4. Wally Hammond. Played for England for 20 years between 1927 and 1947, Hammond was one of the greatest batsmen the game has known. Average of 58.25 in 85 tests, inluding 22 tons (9 against the Canary Yellows) and 25 fifties. Could bowl more than a bit too, but as the Don said, he “was too busy scoring runs to worry about bowling”.

5. Douglas Jardine (captain). Has a respectable test match batting average of 48.00, but Jardine is in mainly because of his wily captaincy and ability to get right up Canary Yellow noses! Led the MCC (England) to a magnificent 4-1 series victory on the tour of 1932-33, pioneered the “fast leg-theory” tactics that were so instrumental on that tour, and through it nearly started a riot and caused the ACB to have a right old whinge about “unsportsmanlike” behaviour, and one Australian politician to threaten trade sanctions!

6. Alan Knott (wicketkeeper). Test match batting average of 32.75, 250 catches and 19 stumpings. A faultless team man, thought by many to be the greatest wicketkeeper-batsman ever. According to the Telegraph, Raymond Illingworth said “that it was simply not possible to keep wicket better than he did” on the Ashes tour of 1970-71, and he also made runs against Lillee and Thomson at their fastest and nastiest four winters later.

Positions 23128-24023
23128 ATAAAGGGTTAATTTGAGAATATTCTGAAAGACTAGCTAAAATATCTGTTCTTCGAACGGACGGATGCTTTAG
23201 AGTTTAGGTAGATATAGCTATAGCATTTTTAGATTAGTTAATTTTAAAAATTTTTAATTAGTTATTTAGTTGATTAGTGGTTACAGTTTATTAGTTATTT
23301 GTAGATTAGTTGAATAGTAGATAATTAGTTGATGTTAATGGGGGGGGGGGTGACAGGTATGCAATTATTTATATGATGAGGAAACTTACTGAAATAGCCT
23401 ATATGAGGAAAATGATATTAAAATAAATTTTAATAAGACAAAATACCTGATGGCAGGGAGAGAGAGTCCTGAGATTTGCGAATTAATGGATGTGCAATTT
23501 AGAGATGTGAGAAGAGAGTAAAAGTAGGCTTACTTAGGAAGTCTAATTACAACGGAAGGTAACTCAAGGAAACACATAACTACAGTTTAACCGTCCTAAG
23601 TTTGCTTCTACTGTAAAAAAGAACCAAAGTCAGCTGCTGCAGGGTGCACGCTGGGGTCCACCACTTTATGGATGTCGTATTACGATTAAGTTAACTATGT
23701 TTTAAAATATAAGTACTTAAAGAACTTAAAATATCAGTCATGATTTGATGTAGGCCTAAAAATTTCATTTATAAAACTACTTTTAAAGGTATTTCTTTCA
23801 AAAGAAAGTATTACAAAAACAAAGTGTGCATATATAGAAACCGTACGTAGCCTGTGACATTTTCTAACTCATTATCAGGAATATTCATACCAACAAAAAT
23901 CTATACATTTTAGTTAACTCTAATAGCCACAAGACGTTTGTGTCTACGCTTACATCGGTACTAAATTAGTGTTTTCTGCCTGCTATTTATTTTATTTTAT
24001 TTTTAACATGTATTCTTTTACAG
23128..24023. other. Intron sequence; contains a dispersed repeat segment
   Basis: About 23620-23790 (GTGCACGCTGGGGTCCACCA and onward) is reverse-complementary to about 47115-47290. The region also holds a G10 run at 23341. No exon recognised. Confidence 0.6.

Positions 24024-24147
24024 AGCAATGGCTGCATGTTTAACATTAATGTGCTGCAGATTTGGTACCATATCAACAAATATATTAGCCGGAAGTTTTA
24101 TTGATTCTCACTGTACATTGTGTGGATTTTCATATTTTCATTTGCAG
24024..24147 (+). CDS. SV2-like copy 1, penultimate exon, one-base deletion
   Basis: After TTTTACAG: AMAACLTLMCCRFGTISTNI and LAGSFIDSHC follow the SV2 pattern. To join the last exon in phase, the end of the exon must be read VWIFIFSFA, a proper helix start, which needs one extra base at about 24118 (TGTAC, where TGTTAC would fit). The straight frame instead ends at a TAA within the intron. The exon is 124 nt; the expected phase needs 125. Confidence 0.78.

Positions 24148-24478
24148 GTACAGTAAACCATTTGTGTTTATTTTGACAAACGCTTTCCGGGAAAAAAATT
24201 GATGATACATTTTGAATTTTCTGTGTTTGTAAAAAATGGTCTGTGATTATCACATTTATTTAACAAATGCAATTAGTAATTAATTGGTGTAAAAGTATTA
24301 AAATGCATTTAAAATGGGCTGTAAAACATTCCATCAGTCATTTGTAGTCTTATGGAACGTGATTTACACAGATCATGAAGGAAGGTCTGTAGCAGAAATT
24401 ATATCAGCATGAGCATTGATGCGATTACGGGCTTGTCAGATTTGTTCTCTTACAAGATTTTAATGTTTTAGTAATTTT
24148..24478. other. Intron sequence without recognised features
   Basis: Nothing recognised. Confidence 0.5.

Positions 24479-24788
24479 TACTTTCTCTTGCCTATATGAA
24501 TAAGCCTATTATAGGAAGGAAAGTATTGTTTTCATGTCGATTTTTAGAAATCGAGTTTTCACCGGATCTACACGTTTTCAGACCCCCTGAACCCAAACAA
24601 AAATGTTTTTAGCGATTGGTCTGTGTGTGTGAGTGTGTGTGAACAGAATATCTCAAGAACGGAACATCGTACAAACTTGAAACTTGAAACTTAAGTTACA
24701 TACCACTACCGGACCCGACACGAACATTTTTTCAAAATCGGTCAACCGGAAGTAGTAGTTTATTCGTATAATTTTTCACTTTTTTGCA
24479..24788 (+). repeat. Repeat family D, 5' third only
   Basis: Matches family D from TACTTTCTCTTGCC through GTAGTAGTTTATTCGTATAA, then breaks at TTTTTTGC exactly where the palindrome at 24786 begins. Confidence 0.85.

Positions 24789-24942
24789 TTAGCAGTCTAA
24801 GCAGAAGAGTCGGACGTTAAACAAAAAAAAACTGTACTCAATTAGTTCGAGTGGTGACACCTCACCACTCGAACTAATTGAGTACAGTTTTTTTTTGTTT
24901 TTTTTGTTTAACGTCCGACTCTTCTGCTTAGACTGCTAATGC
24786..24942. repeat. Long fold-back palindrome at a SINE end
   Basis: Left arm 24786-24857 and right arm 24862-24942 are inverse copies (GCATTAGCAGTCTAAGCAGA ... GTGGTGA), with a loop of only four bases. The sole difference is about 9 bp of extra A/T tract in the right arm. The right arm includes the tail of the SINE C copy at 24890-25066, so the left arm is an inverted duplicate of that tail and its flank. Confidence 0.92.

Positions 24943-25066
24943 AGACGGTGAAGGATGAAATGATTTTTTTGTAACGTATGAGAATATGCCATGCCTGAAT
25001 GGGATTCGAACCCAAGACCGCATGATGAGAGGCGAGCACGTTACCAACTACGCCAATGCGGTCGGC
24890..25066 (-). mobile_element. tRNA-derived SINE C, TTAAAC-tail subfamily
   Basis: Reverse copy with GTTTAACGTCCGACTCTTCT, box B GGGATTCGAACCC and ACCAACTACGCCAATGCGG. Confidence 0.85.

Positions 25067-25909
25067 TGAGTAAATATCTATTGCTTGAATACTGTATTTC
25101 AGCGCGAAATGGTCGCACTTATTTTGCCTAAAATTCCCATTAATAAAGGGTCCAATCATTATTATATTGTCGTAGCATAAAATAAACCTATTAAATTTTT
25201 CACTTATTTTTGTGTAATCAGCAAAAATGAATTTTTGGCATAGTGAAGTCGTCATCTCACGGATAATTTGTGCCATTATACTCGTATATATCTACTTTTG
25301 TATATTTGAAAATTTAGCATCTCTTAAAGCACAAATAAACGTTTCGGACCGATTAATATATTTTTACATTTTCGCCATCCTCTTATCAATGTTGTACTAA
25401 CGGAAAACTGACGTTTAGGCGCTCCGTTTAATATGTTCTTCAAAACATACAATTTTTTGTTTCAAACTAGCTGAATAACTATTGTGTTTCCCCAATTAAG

7. Sir Ian Botham. The hero of 1981 and Canary tormentor in chief. Beefy saved his best for the Aussies, including THAT innings of 141* at Headingly and the infamous retort to Rod Marsh (Marsh: “How’s your wife and my kids?” Botham: “The wife’s fine – the kids are retarded”). Beefy hit 4 tons, 6 half-tons and took 148 wickets in tests against Australia. Proper legend.

8. Andrew Flintoff. With 402 runs and 24 wickets, Flintoff was England’s undisputed star turn of the 2005 summer. Average captain, decent batsman, splendid fieldsman, awesome bowler, even better drinker. Australian parents tell their children that Big Fred will pay a visit if they don’t behave.

9. Harold Larwood. The executor of Jardine’s fiendish architecture, Larwood made the Canary batsmen duck, weave and skip as he took 33 wickets at just under 20 apiece (and troubled Bradman mightily) on the ‘leg theory’ tour. He can also bat a bit too, as a highest test score of 98 as night watchman at the SCG testifies. A man of great irony, after giving the Aussies a good old thrashing, he moved there so as he could remind them of it (constantly I hope).